What Does a Productive Day Look Like?

Define what makes a day productive

At a high level, a productive day means you had few meetings (ideally grouped together) and 3 or more hours of focus time broken up by small breaks. Below is a visual example of what this looks like via the timeline:
The large purple blocks in the timeline indicates tracked time—time when you are actively working on your computer. The horizontal bars underneath indicate whether you spent that time in a meeting (pink), focusing on work (blue), or doing shallow work (no bar).
  • Focus time is time spent in any categories that could be considered deep work. This excludes categories like email, messaging, etc.
  • Meeting time is time spent in video conferencing websites or apps like Google Meet, Zoom, etc.
  • Break time is any time spent between tracked time that is between 3 minutes and 30 minutes in duration.
  • Notice how the timeline above has large blocks of uninterrupted time for focus with consistent breaks to stay refreshed and recharged. Studies show that taking frequent breaks while trying to complete intense cognitive tasks drastically improves your performance. This is the reasoning behind productivity methodologies like the Pomodoro technique.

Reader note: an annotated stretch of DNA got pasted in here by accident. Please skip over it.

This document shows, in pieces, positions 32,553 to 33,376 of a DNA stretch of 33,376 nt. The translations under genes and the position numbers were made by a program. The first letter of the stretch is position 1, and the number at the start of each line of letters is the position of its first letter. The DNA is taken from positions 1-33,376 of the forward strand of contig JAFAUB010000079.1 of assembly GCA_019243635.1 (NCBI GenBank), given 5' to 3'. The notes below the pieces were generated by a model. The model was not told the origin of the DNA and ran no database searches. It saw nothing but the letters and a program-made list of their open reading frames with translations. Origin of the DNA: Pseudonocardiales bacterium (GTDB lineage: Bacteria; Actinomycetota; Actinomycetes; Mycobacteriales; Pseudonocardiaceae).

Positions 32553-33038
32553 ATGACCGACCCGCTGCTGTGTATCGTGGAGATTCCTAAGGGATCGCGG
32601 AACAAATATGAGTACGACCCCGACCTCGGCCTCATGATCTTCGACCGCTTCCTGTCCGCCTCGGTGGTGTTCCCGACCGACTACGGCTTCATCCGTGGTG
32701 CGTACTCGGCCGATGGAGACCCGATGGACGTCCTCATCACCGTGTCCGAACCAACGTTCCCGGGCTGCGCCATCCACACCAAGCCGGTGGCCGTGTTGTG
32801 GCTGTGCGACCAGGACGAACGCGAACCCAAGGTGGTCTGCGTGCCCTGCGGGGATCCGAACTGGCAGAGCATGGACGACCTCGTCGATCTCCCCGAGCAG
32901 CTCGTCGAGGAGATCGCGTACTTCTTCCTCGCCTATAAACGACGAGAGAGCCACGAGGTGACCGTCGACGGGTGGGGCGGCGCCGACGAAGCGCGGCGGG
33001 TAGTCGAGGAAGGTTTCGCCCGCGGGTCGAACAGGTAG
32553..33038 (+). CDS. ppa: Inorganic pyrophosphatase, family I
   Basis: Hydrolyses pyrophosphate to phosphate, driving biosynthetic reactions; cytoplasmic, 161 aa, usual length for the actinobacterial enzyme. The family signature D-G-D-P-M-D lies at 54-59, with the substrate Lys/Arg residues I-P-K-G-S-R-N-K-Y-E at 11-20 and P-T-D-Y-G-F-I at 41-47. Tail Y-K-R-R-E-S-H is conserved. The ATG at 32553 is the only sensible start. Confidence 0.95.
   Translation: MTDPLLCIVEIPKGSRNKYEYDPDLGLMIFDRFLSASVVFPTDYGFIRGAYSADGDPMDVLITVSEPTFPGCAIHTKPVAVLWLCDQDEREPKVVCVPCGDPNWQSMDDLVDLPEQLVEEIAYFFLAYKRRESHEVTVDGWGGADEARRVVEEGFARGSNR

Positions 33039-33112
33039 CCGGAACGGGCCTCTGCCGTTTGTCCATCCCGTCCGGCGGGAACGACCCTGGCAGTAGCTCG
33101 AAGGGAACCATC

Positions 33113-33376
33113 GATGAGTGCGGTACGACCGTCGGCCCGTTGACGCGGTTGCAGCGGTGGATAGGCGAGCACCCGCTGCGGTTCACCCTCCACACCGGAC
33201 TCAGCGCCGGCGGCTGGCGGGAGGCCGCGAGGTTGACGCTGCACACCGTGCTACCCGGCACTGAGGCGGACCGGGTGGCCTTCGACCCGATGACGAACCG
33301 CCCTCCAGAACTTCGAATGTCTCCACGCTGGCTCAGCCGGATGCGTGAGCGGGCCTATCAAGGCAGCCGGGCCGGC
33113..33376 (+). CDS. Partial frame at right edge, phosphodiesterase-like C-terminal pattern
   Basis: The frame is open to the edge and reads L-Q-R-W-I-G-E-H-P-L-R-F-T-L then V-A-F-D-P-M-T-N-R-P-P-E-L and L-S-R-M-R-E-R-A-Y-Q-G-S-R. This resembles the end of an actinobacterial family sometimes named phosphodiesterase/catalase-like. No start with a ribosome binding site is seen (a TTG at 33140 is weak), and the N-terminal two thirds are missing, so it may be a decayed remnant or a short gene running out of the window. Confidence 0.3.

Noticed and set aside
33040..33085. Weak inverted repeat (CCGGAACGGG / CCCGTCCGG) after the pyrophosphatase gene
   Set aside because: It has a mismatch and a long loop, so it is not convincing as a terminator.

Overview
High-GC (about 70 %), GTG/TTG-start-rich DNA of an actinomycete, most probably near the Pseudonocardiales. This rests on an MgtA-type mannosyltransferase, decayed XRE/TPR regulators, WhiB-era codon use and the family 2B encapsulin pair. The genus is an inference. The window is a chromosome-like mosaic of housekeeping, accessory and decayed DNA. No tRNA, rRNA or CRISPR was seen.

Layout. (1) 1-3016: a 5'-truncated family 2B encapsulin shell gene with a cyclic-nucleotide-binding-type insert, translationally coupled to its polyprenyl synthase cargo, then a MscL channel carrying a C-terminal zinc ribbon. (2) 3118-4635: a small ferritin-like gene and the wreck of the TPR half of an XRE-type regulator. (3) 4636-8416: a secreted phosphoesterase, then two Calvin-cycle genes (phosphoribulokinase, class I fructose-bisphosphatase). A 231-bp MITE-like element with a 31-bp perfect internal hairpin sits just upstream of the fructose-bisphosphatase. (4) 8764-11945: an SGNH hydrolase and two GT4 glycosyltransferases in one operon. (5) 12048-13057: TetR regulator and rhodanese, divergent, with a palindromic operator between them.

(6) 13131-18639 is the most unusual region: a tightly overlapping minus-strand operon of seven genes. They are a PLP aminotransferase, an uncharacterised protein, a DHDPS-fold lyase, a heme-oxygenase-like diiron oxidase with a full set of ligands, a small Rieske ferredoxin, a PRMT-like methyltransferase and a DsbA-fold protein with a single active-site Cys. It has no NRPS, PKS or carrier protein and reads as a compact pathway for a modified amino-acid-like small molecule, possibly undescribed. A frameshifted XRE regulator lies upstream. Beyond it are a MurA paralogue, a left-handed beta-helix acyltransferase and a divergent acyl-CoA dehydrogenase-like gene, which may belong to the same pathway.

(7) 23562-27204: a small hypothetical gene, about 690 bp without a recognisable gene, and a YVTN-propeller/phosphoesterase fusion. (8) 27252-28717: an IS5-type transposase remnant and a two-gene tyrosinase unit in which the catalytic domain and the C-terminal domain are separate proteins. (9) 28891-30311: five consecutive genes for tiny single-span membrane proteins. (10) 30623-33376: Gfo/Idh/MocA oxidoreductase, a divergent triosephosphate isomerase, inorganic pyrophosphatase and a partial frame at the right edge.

Rize also represents focus time, meetings, and breaks as a percentage of your hours worked for the day:
    Realistically, there are many factors out of your control that affect your day. However, understanding what a good day looks like can help you look at each day and see where things can be improved.
    The above example shows potential overworking and burnout. While there are large blocks of uninterrupted focus time, this timeline suggests that the user is not taking enough breaks. This is not a sustainable workload.
    Conversely, the next example shows that the user has too many meetings that prevents them from completing any work. This is also a good indicator that the user needs to optimize their meetings to find time to work. Additionally, you can see that due to the meetings, the user spends a lot of time doing "shallow" work i.e. email, messaging, etc.
    Keep in mind, your role may define what is considered productive as an entirely different breakdown. If you are a venture capitalist, for example, focus time could be time spent in emails. Luckily, you can tweak the settings in Rize to suit these needs.

    Continue to the next section:
    Ensuring Accurate Time Tracking

    Go back to the previous section:

    See the full guide:
    User Guide